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Date: Wed, 20 Nov 2013 09:57:57 +0400
From: Solar Designer <>
Subject: Re: scrypt TMTO defeater


Attached is a tiny C program demonstrating a time-memory tradeoff still
practical with Anthony Ferrara's proposed change to scrypt.  The
tradeoff is a lot less beneficial to an attacker, if at all (and in
fewer cases) than that possible with the original scrypt.

The basic idea is trivial: instead of storing some of the intermediate
computation results, store the paths leading to them from other
intermediate results.  So we replace large values with smaller indices.

As implemented, the program uses two TMTO factors: 5 for SMix's first
loop (tunable) and 2 for SMix's second loop (embedded in the algorithm).
This results in an overall reduction of modified scrypt's memory usage
to 70% of full (as 20% by first loop and separate 50% by second loop),
plus a little bit of overhead for pointers, indices, and counters (2%
total at scrypt's typical r=8 and assuming 32-bit size of these pointer
and integer values - although they can as well be smaller).  The
performance hit is less than a factor of 2.  By increasing the TMTO
factor for the first loop, the total memory usage may be brought to just
a little over 50% of full - but the performance hit would be much higher.

If someone generalizes this algorithm to higher TMTO factors for the
second loop, I'd appreciate that.  I think this is possible, but it may
be more tricky and I don't know what the costs would be (I am curious).

Here's sample output of the program:

$ ./sim-tmto 
scrypt classic:
B' = 8c126669
t_cost = 512
m_cost = 256
scrypt TMTO = 5:
B' = 8c126669
t_cost = 1010
m_cost = 52
scrypt ircmaxell:
B' = 24efce90
t_cost = 512
m_cost = 256
scrypt ircmaxell TMTO1 = 5, TMTO2 = 2:
B' = 24efce90
t_cost = 978
m_cost = 180 elements + 256 indices (363 alloc + 256 ptrs) + 512 counters

Assuming element size 1024 bytes (which it is in scrypt with r=8) and
32-bit pointers and integers, and including even the memory allocation
fragmentation overhead (which is avoidable), we get:

(180*1024 + (363+256+512)*4) / (256*1024) = 72% memory usage
978/512 = 191% CPU time usage (counting only BlockMix invocations)

Overall area-time is increased by a factor of 1.376 - so not beneficial
for ASICs at all (but could be e.g. for GPUs).  In the case of original
scrypt, overall area-time is instead decreased by up to a constant
factor (as discussed in here earlier), so benefits ASICs.

Indeed, this is not a proof that there's no more efficient TMTO for this
modified scrypt.  There might be.


P.S. Quoted below is a previous message I had posted to this thread,
describing other TMTO attacks on the same modified scrypt.  Those were
less efficient, and I never tried implementing them.

On Mon, Mar 18, 2013 at 02:28:02AM +0400, Solar Designer wrote:
> Here's another attack on this kind of TMTO defeater:
> On Mon, Sep 10, 2012 at 06:27:44AM +0400, Solar Designer wrote:
> > For context, here's Anthony Ferrara's comment that I am referring to:
> > 
> >
> > 
> > Here's an attack on Anthony's tradeoff defeater ("simply writing to V_j
> > in the second loop"):
> > 
> > Assume that we don't want to use the tradeoff to its fullest, but rather
> > just halve our memory needs.  Without the tradeoff defeater, this is
> > accomplished by storing every other V_j in an array that is twice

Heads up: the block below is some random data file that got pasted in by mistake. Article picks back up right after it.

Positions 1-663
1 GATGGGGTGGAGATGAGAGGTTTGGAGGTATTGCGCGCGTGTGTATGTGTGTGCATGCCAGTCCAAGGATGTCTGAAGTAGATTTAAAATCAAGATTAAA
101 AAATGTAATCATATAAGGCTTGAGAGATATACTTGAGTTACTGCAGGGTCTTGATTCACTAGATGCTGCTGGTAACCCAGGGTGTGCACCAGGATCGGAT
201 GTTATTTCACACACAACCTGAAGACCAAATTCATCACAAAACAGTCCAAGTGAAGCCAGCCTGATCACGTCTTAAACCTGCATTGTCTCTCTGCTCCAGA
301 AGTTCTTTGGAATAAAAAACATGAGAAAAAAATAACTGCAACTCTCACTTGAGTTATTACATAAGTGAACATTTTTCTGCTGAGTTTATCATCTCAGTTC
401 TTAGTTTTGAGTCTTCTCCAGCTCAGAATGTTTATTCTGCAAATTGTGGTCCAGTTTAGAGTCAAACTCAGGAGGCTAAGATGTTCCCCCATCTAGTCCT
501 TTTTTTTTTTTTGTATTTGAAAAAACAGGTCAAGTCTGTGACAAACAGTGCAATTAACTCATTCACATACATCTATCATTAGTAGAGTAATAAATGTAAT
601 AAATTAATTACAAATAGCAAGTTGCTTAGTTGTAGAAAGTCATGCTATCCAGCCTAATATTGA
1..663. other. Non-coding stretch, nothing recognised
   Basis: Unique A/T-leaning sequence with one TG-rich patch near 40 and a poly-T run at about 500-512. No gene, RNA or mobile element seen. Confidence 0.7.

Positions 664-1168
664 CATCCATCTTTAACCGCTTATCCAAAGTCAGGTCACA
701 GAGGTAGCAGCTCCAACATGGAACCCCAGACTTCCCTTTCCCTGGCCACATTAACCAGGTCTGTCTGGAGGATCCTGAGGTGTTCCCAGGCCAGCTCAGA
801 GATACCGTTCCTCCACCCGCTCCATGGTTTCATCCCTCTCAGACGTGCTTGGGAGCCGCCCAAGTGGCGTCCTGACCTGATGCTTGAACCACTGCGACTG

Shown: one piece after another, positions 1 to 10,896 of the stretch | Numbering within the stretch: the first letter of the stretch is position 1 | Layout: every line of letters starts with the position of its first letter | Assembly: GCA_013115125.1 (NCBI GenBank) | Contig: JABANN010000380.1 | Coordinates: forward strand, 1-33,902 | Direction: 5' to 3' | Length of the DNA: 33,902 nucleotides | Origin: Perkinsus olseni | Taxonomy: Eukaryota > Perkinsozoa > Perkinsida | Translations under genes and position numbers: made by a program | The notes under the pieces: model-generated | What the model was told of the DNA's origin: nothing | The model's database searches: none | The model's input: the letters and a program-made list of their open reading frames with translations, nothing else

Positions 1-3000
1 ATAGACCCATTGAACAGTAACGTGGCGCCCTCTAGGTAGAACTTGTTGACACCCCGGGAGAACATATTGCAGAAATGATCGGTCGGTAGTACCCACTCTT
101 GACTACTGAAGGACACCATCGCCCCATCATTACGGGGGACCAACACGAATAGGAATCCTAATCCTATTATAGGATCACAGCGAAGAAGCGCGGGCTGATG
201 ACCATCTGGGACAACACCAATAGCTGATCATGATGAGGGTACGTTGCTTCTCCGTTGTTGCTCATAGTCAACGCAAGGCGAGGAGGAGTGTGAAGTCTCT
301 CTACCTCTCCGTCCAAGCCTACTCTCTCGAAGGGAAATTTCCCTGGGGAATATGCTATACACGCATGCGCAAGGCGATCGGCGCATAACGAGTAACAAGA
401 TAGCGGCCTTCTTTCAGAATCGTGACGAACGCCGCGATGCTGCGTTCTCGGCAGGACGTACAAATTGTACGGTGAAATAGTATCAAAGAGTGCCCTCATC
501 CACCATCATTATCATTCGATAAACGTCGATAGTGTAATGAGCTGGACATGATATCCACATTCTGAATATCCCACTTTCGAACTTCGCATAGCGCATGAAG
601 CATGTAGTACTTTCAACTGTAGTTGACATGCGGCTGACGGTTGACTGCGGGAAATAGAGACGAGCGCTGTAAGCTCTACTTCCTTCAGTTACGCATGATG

> > smaller than original.  The odd-indexed V_j's are then recomputed as
> > needed from the preceding values that we did store.
> > 
> > Now, with the tradeoff defeater we can't recompute these values like
> > that because the preceding value might have been modified by prior
> > iterations of the second loop.  Or can we?  Actually, quite often we
> > can: by the time the second loop terminates, it will have modified only
> > about 63% of V elements.  And only 39% when we're at N/2 iterations.
> > 
> > Of course, "quite often" is not sufficient for proper computation of the
> > entire scrypt, so we do need to store the entire V array (not just its
> > half) somewhere.
> ... and then I went on to describe the hot/cold approach:
> However, since we only write into about 63% of V elements, we only have
> to store this many.  We may index them via a hash table (yes, this means
> we'll need some more memory) and we'll also need to store some elements
> of the original V array (as computed by SMix's first loop) - e.g., every
> 8th element.  This way, we'll reduce our memory needs to about 76% of
> original (not counting memory consumed by the hash table, which might
> not be much) and pay for it by doing 8x more computation in SMix's
> second loop, or 4.5x more computation total (not including hash table
> lookups overhead).  In some cases, this tradeoff may be worthwhile (when
> the attacker is constrained to a device with a disproportionate amount
> of computing power for the device's memory size and/or bandwidth).
> Additionally, if the attacker runs multiple such instances in parallel
> and (de)synchronizes them in a smart way, their average memory usage per
> instance will be less than the 76% figure.  If we consider SMix's second
> loop only, it may be about 52% of original.  If we consider both loops
> and assume they take equal time to run, it may be 32% of original.  So
> the attacker would reduce memory needs by a factor of 3 with only a 4.5x
> increase in computation.  This may be worthwhile on even more devices
> than the example above.
> The (de)synchronization trick is also applicable to the original scrypt
> (although it makes less of a difference there), where SMix's first loop
> does not need all of the memory at once.  Only SMix's second loop was
> included in Colin's attack cost estimates, but for practical purposes I
> like to consider both loops.
> Alexander

View attachment "sim-tmto.c" of type "text/x-c" (3267 bytes)

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